Commission & Mayor
Newton is served by five at-large City Commissioners. City elections take place in the fall of odd-numbered years. The top two vote-getters are elected to four-year terms, and the third-place vote-getter serves a two-year term.
A mayor is appointed each year from within the Commission. Traditionally, the highest vote-getter in the last election is appointed vice mayor and becomes mayor the following year.
The mayor is recognized as the head of City government for ceremonial purposes. The mayor conducts Commission meetings and executes contracts, deeds and agreements on behalf of the City, but has no additional authority or voting powers. The vice mayor generally fulfills this role when the mayor is not available.
City Commissioners work with one another to develop and enact policies and ordinances to be carried out by the City Manager and other City staff. These actions bring about changes in existing laws or new laws that the Commission believes will further the greater good of the Newton community long-term. Their authority comes only as they work together as a governing body, not as individuals.
The Commission is not involved in the daily administration of City government, and Commissioners should not function as customer service representatives. But Commissioners can act as liaisons between the public and the City staff to help make changes that will benefit citizens. Sometimes actions that will benefit one group may appear to be a waste of money or resources to another. The ability to effectively consider competing interests and garner support for these issues is an important quality for a Commissioner.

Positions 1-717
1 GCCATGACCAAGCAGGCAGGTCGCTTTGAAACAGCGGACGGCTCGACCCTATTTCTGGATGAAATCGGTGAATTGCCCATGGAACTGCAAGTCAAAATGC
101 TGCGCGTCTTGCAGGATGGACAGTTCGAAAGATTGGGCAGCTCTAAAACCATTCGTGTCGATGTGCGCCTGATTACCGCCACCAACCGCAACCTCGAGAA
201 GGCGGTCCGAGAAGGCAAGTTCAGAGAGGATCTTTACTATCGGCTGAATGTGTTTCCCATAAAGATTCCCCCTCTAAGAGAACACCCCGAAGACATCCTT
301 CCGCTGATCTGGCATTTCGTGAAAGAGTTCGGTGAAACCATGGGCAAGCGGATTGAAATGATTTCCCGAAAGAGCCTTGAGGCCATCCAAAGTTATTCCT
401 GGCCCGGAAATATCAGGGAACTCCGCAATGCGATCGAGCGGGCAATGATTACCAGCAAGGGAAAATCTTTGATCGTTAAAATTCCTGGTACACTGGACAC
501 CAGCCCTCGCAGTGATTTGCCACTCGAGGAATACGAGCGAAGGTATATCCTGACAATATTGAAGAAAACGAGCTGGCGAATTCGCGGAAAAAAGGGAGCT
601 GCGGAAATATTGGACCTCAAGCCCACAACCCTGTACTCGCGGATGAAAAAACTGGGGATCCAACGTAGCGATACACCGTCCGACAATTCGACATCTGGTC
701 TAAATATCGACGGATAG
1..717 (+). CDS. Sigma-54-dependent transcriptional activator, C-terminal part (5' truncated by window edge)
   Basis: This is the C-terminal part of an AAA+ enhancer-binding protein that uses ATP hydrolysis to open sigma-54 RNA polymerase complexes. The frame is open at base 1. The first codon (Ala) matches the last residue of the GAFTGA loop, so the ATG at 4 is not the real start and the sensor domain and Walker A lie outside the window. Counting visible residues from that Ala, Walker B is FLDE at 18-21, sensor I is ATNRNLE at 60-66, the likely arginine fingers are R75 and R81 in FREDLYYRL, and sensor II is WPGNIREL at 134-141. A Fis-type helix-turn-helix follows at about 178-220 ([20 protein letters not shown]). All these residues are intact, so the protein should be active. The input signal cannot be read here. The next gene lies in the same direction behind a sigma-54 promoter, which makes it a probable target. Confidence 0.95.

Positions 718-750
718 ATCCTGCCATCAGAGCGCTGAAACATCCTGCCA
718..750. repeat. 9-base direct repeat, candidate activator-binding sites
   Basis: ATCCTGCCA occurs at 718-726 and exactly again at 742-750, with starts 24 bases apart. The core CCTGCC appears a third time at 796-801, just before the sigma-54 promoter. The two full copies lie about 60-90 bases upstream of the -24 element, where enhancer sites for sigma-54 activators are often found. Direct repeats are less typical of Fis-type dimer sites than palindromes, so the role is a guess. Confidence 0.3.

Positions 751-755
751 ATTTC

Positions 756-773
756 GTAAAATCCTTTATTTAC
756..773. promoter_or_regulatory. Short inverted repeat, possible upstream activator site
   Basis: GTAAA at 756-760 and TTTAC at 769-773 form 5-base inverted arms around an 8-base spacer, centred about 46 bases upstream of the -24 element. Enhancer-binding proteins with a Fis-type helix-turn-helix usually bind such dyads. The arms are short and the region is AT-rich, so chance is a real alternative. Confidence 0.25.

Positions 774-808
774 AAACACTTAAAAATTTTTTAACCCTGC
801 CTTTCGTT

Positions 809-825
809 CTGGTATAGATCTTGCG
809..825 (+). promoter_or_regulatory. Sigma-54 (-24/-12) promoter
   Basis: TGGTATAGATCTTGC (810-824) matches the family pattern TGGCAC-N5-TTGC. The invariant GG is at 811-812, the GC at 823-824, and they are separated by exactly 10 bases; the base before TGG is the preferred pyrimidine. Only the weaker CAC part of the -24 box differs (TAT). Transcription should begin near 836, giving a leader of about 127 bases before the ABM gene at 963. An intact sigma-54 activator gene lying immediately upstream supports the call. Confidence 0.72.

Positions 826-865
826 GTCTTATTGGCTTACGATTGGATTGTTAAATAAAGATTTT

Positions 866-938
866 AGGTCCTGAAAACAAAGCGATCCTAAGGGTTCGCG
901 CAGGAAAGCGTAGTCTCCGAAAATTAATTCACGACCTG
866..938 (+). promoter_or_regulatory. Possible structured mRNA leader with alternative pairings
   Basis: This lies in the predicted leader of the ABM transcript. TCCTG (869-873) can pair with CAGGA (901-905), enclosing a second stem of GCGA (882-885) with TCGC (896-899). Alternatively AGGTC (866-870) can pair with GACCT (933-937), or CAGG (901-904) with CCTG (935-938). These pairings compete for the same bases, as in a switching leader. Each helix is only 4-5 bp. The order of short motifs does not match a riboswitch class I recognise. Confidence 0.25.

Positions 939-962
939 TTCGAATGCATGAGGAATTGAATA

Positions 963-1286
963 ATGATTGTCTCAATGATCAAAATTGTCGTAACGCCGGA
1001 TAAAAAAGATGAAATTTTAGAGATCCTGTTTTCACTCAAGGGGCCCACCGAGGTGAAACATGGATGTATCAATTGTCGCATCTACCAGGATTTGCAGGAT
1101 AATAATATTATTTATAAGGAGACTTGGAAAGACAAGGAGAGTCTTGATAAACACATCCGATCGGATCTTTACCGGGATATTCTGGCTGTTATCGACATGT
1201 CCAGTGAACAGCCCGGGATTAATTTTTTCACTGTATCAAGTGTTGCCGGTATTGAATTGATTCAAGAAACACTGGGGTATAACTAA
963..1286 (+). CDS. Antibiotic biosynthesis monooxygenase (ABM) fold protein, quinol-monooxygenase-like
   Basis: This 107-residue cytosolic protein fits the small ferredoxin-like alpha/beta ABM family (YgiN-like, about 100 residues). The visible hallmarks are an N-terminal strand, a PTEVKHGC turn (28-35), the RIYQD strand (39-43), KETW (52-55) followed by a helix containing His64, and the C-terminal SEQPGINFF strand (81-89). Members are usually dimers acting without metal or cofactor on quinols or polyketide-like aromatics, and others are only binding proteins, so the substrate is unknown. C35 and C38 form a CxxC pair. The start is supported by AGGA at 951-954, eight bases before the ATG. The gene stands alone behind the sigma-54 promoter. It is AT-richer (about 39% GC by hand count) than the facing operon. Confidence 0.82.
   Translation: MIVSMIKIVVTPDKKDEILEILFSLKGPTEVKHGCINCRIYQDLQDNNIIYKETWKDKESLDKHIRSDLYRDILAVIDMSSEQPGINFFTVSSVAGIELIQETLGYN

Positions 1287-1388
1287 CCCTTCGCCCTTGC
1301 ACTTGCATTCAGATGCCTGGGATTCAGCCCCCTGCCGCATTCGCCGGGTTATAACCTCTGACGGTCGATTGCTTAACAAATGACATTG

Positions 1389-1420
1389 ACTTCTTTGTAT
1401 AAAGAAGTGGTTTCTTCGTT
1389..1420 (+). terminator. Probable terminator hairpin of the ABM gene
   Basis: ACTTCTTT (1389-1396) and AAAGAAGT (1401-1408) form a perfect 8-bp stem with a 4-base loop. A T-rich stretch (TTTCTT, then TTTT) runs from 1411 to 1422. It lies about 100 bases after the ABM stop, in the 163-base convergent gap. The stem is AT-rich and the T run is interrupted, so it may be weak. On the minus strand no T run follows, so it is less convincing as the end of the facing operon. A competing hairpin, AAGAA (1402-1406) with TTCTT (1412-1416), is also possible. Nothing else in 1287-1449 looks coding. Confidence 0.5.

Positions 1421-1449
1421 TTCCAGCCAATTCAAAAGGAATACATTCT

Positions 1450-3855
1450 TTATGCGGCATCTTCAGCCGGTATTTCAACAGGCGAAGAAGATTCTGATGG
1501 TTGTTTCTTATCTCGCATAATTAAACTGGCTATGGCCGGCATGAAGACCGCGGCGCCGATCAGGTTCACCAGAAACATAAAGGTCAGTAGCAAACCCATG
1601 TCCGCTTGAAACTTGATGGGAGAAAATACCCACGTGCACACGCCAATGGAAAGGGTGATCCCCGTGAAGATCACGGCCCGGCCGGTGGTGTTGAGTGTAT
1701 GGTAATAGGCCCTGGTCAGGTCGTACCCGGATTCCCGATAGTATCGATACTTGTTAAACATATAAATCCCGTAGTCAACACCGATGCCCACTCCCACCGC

The City Commission is responsible for appointing the City Manager and City Attorney. The City Commission is also responsible for appointing citizen volunteers to serve on the various boards, commissions and committees that advise the Commission.
Meetings & time commitment
The Commission meets on the second and fourth Tuesdays of each month at 7 p.m. at Newton City Hall. Work sessions are also frequently scheduled before meetings to allow for more in-depth discussion of issues and projects. Commissioners are expected to read background materials provided by staff and to arrive at meetings prepared to discuss and/or vote on community issues.
Commissioners are also often to attend other community meetings, presentations, and events, whether hosted by the City or other Newton organizations.
Each commissioner other than the mayor receives a salary of $2,100 per year, as well as $25 for each special or emergency meeting at which formal votes may be taken. The mayor receives a salary of $2,700 per year, plus $30 for each special or emergency meeting.
- ReNewton 2030, the City's long-range plan for community development and land use
- 2017 City Budget
- 2016 Comprehensive Annual Financial Report (CAFR)
- Commission & Staff Relationship
- 2017 Guide for City Candidates from the League of Kansas Municipalities
- 2017 Election information, including important dates, candidates and polling locations